Cuban heavyweight Luis Ortiz came up short against WBC holder Deontay Wilder once again in the 7th round at the MGM Grand in Las Vegas on Saturday night. After being soundly outboxed for the first 6 rounds, the American managed to find the one single huge right hand that connected to the southpaw’s head in the 7th that put him on the seat of his pants. Ortiz didn’t manage to beat the count and discovered that his second world title bid ended in failure. He was leading on all three of the judges scorecards at the time of the knockout.
The fight was Wilder’s tenth guarding of the green belt which now puts him in the history books as the man that now equals Muhammad Ali in terms of ten consecutive title defenses. Although the fight with Ortiz was a rematch, and the second time that Wilder has halted him inside the distance, that has not stopped the fans from debating that the champion could possibly be the hardest hitting heavyweight in history. He has knocked out every man that he has beaten. Wilder did go the distance with Bermane Stiverne in 2015 when he won the title, but it looked as if he could have took him out at any point of that fight. In their rematch two years later, he proved he could when he scored a knockout in the 1st round.
And now it looks as if Tyson Fury could be next to get another crack at attempting to dethrone the “Bomb Squad.”
The 6’9 Englishman managed to see the final bell with Wilder in their 2018 bout in which many people thought that he did enough to become the new champion. However, the judges saw it differently and a draw was declared which caused major controversy that still rages on to this day. Fury was knocked down in rounds 9 and 12 but managed to get up and finish the whole 12 rounds, to the amazement of viewing audiences.
Ever since then Fury has racked up another two wins in the mean time and even has appeared on a PPV WWE event in a contest against Braun Strowman which took place in Saudi Arabia. It has been mentioned as a possibility that the reason for that was because his two fights with Tom Schwarz and Otto Wallin did not do the type of Pay Per View buying figures that Showtime expected and they felt that they had to resort to alternative ways to boost Fury’s profile in the US.
It has been reported that their original fight generated 325,000 which amounted to a possible $24,000,000 in revenue. So, it is understandable that they want to do everything they possibly can so that a rematch between Wilder and Fury meets expectations next time. But they will have to wait and see about that.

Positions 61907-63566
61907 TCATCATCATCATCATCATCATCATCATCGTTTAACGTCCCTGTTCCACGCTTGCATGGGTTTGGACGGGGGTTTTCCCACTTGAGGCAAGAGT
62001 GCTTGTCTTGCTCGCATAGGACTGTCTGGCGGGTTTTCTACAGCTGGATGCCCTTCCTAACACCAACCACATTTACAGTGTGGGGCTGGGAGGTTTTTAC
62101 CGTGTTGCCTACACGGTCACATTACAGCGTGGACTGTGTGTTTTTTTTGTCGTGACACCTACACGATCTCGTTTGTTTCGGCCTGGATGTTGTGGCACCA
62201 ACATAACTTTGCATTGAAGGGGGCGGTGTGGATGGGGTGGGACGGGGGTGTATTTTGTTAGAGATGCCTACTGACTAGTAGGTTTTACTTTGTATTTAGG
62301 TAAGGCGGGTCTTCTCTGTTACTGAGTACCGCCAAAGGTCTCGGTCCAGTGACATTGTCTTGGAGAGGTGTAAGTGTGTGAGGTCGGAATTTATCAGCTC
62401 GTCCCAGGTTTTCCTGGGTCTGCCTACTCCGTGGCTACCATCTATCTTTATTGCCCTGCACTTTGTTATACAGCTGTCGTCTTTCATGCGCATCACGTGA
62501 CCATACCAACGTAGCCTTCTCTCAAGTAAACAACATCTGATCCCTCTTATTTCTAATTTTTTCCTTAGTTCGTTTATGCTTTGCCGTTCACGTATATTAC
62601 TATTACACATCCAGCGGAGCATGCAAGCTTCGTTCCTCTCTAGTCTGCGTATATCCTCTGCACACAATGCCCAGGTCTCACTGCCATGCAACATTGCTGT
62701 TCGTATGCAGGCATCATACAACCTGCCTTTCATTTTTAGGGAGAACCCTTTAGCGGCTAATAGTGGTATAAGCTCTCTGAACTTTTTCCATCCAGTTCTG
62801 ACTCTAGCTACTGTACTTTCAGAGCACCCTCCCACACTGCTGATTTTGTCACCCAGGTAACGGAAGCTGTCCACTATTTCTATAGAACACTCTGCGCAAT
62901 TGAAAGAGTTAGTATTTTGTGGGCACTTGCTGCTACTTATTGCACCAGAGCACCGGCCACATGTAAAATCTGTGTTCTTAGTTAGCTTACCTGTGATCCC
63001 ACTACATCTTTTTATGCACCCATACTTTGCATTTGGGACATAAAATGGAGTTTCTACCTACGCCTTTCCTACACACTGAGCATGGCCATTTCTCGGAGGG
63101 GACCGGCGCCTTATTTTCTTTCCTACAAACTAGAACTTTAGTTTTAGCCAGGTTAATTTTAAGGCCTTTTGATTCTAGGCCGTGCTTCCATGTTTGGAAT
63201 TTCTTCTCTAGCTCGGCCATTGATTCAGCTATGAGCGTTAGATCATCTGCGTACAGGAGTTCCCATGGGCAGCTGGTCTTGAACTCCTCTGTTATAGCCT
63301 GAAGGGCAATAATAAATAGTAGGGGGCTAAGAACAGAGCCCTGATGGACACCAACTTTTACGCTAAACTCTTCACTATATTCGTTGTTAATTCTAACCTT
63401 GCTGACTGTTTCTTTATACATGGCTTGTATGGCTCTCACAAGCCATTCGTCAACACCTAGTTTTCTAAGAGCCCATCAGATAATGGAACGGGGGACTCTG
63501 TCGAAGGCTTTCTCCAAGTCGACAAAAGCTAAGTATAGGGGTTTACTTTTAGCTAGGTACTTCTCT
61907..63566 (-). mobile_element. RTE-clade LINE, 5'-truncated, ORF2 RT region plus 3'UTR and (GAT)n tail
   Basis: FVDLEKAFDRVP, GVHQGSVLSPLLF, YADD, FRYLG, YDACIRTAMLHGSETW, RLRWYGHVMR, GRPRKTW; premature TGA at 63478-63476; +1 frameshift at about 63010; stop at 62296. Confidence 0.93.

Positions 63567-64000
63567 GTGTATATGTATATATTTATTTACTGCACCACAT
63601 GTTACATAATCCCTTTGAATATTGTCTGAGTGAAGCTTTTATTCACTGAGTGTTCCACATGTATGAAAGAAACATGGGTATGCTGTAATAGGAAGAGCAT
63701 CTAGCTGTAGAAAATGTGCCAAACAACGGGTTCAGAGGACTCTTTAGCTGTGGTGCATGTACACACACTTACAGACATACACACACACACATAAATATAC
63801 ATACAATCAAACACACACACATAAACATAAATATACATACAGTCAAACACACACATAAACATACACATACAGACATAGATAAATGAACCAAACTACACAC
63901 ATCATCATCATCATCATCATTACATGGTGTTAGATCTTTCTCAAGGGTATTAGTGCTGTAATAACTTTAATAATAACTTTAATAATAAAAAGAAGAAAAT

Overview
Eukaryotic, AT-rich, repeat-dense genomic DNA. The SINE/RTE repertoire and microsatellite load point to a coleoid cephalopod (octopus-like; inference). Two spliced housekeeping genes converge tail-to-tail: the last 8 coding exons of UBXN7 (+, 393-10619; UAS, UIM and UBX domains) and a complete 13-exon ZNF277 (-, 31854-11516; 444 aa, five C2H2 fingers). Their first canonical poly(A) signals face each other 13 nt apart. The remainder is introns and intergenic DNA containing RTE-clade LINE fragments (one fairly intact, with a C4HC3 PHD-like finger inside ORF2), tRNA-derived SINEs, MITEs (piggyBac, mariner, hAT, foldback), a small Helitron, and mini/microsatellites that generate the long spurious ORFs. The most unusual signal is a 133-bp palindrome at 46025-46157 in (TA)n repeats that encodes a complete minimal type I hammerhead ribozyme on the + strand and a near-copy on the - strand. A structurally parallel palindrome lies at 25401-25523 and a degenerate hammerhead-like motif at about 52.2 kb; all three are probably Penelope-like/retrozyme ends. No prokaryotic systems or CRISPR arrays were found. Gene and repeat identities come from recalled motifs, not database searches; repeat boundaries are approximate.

As for the rest of us, we should be looking ahead to the second fight and ask ourselves whether Deontay Wilder can do better against Tyson Fury than last time. Most of us are of the opinion that the lineal champion outboxed Wilder during the majority of their original contest. Lateral movement, elusiviness, a good jab and the right range all succeeded against the man from Alabama. Some would say that Deontay received a boxing lesson that night.
But will he have learned from that fight and give Fury a much more difficult time next year?
I do not think it is likely.
Although Wilder put in an impressive finish against Ortiz last weekend there are still no signs of major improvements in his skill set. He is good at finding the range, which is one of the few reasons why he manages to land so cleanly. But you would be hard pressed to say anything else that is genuinely positive.
That is not to say that Tyson Fury will definitely end Wilder’s reign because the knockout artist has demonstrated time and time again that all he needs is one punch to end it all. Everybody that does battle with him needs to focus for every second of every round until the final bell rings. One split second lapse in concentration can make anybody pay dearly! Even Fury found himself on the floor by him twice before.
In order for Tyson to win their next meeting he will probably need to be sure that he isn’t flat on his back and looking up at the referee taking counts. Because we all know by now that it’s not only the opponent that a boxer faces. It’s also the judges when fighting on foreign soil, so it will be extremely dangerous for him if he experiences any negative 10-8 rounds.
I am not going to be making any solid predictions just yet. I will wait until pen is put to paper and contracts are signed because boxing can be a weird business at times.
The only thing there is to say right now is that both Deontay Wilder and Tyson Fury both could be facing an uphill struggle in the not so distant future.
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